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Why do Formula Drift cars look that way?


Once upon a time, the livery worn by racing cars was a simple matter. Each country was assigned a color. French race cars were light blue. British racers wore a dark shade of green. Naturally, Italians got red. German cars were silver. American racers competing internationally were white.

But then along came funding from corporate sponsors and livery design soon evolved into much more than merely slapping a company’s name across a hood or other body panel.

‘Rad Dan’ showing his cool blues at Formula Drift

Livery design has become an industry unto itself, and perhaps in no form of motorsports is it more important than in drifting, where a car’s design and appearance play a role in the impact the car has not only on the fans but also on the judges.

Schulte displays his ‘Itasha’ style livery

Consider the case of Andrew Schulte, the Formula Drift Pro2 driver competing with sponsorship from ClassicCars.com. He drives a Nissan 240SX (aka S13) powered by a Lingenfelter-built Chevy LS7.

Such Nissans with V8 power are not unusual among drift entries. They are considered good choices and reliable for competition. But what makes Schulte’s car stand out is the way he expresses himself through the car’s Itashastyle livery.

Itasha is a Japanese slang term meaning “Painful Car”  as expressed through the use of popular Japanese media such as anime animation characters, Magna comic books and video games.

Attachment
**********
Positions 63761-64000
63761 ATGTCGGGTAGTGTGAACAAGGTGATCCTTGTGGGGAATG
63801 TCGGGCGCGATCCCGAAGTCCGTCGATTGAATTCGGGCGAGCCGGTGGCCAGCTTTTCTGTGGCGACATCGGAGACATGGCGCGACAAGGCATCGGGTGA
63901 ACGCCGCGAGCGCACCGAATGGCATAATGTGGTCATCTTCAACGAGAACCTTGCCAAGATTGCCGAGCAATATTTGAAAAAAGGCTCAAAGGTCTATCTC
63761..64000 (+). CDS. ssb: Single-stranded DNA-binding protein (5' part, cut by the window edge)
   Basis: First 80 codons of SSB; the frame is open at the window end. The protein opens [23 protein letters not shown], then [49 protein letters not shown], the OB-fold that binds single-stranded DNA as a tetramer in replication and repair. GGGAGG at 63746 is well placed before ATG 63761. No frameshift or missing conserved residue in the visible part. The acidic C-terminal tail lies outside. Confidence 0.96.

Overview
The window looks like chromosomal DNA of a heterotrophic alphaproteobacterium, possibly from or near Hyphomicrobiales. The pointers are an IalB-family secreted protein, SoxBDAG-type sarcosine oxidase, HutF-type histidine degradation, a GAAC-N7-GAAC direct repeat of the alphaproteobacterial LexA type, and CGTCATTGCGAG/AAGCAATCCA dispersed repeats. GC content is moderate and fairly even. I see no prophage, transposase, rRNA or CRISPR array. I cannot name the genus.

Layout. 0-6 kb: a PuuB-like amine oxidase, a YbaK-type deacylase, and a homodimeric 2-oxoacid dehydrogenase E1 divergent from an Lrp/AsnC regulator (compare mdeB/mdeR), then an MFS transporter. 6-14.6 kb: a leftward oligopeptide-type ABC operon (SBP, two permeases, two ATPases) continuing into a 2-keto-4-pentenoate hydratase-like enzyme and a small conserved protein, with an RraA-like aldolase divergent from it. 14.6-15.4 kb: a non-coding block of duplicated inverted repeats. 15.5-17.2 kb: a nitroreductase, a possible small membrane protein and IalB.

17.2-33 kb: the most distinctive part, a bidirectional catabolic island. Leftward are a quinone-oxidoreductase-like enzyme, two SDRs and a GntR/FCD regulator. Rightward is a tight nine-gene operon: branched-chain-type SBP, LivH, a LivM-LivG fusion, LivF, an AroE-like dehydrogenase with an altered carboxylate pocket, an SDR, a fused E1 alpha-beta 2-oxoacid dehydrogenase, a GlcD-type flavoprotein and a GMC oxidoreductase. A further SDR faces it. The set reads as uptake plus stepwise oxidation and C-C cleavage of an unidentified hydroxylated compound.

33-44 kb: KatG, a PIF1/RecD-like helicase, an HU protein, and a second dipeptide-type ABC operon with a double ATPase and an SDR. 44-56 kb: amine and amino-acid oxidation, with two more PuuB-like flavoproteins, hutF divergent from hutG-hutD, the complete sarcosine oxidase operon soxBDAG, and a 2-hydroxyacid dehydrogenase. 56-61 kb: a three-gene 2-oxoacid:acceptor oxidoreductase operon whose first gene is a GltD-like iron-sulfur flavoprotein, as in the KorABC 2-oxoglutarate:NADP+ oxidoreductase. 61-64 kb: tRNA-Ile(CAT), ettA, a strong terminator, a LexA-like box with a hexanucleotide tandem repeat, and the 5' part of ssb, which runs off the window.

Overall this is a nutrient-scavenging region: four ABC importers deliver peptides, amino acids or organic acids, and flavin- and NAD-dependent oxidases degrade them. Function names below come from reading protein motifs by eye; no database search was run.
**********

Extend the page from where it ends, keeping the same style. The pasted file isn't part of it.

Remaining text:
With a themed combo of background colors, chrome graphics, and highly detailed characters, the impact is immediately felt when the car is seen.

Schulte 2018 livery design

Schulte has been exploring this style since the beginning of his drifting endeavor and has gone through four other designs to become the first driver to introduce the style to Formula Drift.

His philosophy is to “Use the livery to express your style and make sure it is the best representation of you.”

Early style designs from Japan’s drifting scene in the 1980s and ‘90s showed influence from zokusha (gang car) and bosozoku (violent speed tribes). As the drifting culture grew, the cars evolved into the display of more graphics and louder, wilder liveries. Known in Japan as hade-hade (flashy car), this became a dominant style in Japanese drifting competitions with sets of holographic and chrome decals in tribal-like patterns spread across the whole body with logos of all the brands used in the car’s build.

Wide body kits used to increase wheel well space shown on Pro1 driver Kyle Mohan's car
Wide body kits used to increase wheel well space

With the addition of wide-body kits and wings, the goal not only was to show off your drifting skills, but to look good while doing so. The hade-hade style still shows its influence in drift car livery designs today.

Today, sponsors, drivers and designers work together to create a car’s image. The primary sponsor often will have a required color scheme for the large logo decal typically placed on the doors where it will be the most visible.

Tire sponsor placements